Bayesian randomized clinical trials: From fixed to adaptive design

Guosheng Yin, Chi Kin Lam, Haolun Shi

Research output: Contribution to journalReview articlepeer-review

29 Citations (Scopus)

Abstract

Randomized controlled studies are the gold standard for phase III clinical trials. Using α-spending functions to control the overall type I error rate, group sequential methods are well established and have been dominating phase III studies. Bayesian randomized design, on the other hand, can be viewed as a complement instead of competitive approach to the frequentist methods. For the fixed Bayesian design, the hypothesis testing can be cast in the posterior probability or Bayes factor framework, which has a direct link to the frequentist type I error rate. Bayesian group sequential design relies upon Bayesian decision-theoretic approaches based on backward induction, which is often computationally intensive. Compared with the frequentist approaches, Bayesian methods have several advantages. The posterior predictive probability serves as a useful and convenient tool for trial monitoring, and can be updated at any time as the data accrue during the trial. The Bayesian decision-theoretic framework possesses a direct link to the decision making in the practical setting, and can be modeled more realistically to reflect the actual cost–benefit analysis during the drug development process. Other merits include the possibility of hierarchical modeling and the use of informative priors, which would lead to a more comprehensive utilization of information from both historical and longitudinal data. From fixed to adaptive design, we focus on Bayesian randomized controlled clinical trials and make extensive comparisons with frequentist counterparts through numerical studies.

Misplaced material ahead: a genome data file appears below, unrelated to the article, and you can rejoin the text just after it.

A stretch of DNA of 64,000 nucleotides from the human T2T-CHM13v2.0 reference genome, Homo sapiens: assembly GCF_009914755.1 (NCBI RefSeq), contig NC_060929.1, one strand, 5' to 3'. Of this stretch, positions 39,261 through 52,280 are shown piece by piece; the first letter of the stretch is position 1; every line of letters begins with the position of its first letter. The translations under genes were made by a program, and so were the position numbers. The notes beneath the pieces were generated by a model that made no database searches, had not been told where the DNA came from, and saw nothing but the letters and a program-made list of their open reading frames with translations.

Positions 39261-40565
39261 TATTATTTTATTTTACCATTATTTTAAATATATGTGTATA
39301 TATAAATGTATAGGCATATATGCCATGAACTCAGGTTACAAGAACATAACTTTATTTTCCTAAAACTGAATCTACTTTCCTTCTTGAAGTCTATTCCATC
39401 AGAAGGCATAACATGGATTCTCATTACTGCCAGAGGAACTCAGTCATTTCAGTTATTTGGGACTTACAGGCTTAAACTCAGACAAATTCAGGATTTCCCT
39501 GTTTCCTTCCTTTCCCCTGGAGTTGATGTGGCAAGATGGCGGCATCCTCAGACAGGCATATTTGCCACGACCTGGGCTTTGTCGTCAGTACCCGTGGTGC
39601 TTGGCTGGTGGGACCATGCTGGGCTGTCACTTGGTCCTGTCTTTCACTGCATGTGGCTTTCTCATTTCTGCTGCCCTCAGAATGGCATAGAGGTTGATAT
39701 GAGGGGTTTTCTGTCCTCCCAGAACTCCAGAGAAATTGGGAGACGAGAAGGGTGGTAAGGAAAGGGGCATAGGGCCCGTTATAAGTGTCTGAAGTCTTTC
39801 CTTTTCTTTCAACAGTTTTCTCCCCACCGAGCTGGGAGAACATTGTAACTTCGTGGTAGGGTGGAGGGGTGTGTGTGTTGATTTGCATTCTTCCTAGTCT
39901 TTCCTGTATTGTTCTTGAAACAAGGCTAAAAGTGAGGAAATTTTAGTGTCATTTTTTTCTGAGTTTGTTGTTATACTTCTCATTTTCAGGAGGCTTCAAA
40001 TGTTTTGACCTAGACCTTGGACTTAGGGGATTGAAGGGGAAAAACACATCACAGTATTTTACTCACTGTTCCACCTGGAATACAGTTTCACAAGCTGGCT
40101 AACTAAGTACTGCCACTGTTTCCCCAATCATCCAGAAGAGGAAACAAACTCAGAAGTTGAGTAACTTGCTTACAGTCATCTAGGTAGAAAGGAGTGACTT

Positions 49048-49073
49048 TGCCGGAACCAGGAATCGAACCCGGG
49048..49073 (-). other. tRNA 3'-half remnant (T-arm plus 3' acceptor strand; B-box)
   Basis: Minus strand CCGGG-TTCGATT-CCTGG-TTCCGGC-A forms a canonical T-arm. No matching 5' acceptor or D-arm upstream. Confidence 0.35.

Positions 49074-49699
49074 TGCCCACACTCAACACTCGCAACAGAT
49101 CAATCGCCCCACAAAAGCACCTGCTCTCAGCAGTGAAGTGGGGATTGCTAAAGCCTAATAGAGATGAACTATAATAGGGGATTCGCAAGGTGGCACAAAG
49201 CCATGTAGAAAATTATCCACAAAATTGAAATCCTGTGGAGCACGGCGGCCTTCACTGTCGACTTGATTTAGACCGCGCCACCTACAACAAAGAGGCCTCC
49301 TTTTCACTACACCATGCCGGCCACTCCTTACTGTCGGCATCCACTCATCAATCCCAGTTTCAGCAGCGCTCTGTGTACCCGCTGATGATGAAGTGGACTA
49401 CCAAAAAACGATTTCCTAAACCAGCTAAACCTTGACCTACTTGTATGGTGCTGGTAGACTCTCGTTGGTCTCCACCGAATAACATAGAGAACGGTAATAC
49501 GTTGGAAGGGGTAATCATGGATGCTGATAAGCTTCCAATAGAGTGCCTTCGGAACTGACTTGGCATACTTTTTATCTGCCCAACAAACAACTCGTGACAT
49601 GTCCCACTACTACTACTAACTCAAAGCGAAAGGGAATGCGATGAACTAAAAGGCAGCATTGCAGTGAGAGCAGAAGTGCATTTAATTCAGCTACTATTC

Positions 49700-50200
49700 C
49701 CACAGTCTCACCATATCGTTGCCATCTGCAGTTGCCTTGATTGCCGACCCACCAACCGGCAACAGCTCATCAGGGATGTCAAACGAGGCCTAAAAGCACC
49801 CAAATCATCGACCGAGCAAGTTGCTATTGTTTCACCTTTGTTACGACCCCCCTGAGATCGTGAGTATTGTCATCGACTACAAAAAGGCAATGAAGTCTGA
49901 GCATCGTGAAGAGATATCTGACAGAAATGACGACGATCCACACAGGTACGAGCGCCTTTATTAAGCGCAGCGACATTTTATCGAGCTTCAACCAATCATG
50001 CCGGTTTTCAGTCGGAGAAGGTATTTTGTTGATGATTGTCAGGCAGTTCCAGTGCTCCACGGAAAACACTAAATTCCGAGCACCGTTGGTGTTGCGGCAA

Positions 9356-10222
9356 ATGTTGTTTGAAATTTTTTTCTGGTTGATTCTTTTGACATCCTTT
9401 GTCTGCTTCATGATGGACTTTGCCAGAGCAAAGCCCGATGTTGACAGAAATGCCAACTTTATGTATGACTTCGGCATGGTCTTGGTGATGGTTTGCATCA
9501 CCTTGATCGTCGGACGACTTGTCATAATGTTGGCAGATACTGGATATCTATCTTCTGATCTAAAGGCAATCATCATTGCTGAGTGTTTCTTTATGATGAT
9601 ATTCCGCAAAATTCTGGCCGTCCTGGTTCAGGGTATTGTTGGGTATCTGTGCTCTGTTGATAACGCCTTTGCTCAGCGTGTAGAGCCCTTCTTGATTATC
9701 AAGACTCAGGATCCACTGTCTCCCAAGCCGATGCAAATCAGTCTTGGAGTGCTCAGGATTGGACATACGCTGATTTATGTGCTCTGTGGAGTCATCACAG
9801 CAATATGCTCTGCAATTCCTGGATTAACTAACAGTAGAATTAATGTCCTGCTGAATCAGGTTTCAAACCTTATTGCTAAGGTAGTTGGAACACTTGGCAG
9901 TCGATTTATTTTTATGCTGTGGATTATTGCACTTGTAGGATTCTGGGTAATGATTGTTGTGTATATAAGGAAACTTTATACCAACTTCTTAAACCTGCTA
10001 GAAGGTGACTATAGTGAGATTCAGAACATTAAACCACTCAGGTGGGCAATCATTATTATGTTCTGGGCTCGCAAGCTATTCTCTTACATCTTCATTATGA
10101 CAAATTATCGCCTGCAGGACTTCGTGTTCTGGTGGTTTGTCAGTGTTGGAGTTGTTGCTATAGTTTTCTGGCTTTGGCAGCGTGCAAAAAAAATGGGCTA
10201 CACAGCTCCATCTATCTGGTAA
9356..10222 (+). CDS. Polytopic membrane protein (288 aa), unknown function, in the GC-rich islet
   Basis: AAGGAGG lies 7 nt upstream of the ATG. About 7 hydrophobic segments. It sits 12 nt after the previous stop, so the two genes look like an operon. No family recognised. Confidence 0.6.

Original languageEnglish
Pages (from-to)77-86
Number of pages10
JournalContemporary Clinical Trials
Volume59
DOIs
Publication statusPublished - Aug 2017
Externally publishedYes

Keywords

  • Adaptive design
  • Bayesian trial design
  • Group sequential methods
  • Phase III clinical trial
  • Power
  • Randomized study
  • Type I error rate

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